Missouri executes man convicted of murdering and robbing an elderly couple in 1996

Carman Deck in an undated photo from the Missouri Department of Corrections.

(CNN)Carman Deck, who was condemned to death following a double murder conviction and three trials, was executed Tuesday evening in Bonne Terre, Missouri, by lethal injection.

Deck was accused of fatally shooting James and Zelma Long in the back of the head and robbing them in 1996, when he was 30 years old. Police said he confessed to the killings, but Deck's defense argued at trial it was a false confession.
Deck's first conviction was overturned on appeal due to an error in jury instructions. He was sentenced to death a second time, but it was overturned by the US Supreme Court, which said Deck being shackled in court during the sentencing phase may have influenced the jury.
A third jury returned death verdicts in 2008, but a federal judge vacated the sentence, agreeing with Deck's defense there was not enough evidence in the third penalty phase to warrant a death sentence.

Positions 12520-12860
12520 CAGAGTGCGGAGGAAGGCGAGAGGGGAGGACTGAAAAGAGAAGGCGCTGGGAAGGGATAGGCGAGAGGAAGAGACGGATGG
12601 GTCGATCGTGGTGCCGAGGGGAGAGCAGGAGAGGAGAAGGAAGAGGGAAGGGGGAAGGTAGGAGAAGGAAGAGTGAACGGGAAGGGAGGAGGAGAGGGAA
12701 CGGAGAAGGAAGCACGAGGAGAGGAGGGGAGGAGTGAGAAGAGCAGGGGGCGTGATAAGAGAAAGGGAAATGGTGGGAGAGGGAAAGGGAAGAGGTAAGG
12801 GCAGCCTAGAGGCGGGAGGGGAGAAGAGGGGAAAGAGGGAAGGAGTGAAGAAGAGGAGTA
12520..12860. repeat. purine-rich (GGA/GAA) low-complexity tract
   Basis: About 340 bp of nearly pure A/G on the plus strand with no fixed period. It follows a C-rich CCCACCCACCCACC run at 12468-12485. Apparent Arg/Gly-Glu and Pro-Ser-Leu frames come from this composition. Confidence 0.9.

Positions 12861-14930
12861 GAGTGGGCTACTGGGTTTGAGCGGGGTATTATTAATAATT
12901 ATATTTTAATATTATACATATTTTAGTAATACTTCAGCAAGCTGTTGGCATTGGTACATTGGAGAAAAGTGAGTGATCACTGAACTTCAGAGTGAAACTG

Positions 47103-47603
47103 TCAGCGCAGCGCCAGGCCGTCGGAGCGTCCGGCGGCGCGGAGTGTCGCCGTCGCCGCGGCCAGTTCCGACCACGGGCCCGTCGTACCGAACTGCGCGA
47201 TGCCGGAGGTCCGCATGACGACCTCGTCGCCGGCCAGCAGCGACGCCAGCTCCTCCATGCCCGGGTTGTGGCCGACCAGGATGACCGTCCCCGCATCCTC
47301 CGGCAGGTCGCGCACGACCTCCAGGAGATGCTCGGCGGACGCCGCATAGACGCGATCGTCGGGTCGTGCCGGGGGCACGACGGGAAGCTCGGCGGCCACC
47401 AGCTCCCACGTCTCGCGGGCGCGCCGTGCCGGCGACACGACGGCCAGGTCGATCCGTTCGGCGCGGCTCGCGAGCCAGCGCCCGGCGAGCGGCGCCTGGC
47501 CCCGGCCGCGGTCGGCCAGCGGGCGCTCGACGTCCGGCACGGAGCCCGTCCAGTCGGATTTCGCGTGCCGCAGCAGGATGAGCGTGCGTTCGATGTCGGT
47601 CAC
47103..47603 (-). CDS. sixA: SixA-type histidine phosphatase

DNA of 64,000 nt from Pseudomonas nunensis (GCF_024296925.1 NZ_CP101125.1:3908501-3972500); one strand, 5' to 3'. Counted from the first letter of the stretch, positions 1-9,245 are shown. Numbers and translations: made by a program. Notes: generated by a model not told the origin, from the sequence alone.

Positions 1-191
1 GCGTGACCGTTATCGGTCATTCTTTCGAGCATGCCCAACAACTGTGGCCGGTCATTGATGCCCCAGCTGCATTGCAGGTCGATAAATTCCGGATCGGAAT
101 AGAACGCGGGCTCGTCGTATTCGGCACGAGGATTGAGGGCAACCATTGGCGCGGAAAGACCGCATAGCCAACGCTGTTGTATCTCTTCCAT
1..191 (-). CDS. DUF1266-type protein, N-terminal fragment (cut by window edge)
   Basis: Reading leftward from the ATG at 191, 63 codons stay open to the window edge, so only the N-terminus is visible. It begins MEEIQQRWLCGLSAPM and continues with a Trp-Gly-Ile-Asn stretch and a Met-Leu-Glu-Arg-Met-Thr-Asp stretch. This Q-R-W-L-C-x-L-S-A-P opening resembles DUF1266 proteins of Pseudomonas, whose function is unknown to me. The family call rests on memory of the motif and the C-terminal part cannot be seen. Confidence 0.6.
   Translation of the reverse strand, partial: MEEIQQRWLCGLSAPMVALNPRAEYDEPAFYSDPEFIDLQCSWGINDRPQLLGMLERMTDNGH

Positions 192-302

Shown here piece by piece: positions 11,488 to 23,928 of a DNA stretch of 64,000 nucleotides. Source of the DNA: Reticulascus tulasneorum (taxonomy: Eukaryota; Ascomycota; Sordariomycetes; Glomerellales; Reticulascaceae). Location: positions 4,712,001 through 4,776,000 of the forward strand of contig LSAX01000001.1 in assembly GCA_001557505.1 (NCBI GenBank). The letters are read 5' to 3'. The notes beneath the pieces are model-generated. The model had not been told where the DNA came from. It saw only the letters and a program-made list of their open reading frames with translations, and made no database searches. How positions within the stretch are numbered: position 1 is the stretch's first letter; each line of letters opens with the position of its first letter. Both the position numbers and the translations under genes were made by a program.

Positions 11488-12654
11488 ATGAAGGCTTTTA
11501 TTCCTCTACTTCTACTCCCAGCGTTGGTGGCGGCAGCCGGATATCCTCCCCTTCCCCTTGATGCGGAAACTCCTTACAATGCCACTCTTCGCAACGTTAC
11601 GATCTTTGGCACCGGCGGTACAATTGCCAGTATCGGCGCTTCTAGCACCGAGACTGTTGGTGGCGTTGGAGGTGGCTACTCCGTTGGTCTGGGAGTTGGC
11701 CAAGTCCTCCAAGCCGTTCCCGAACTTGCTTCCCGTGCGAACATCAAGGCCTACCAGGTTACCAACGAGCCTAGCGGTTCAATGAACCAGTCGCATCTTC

In 2020, a federal appeals court ruled the judge's decision to be in error and reinstated the death sentence. Further appeals to the US Supreme Court were denied.
"Tonight, justice was served," said Anne Precythe, director of the Missouri Department of Corrections. Deck was pronounced dead at 6:10 p.m. CT.
Elizabeth Carlyle, an attorney for Deck, called his execution "unjust and immoral," saying Deck "endured a pattern of abuse, neglect and abandonment, which was mitigating evidence the Missouri Supreme Court called 'substantial.' "
Close family members taught him to steal, the attorney said, leading to a prison sentence which "transformed him from a nonviolent thief into the person who committed two terrible murders," the attorney said in a statement.
The third jury did not hear from anyone who could testify to his "horrific childhood," she wrote.
"Due to the passage of time caused by the State of Missouri, the jury did not hear from a single live witness who knew Carman before the crime," Carlyle said. "This botched process simply provides insufficient guardrails to support taking Carman's life. Life imprisonment without parole would have been a just and adequate punishment for him."
Members of the Long family witnessed the execution, but no members of Deck's family were present, according to a corrections department spokesperson.
Deck's execution was the fifth this year in the United States, according to the Death Penalty Information Center.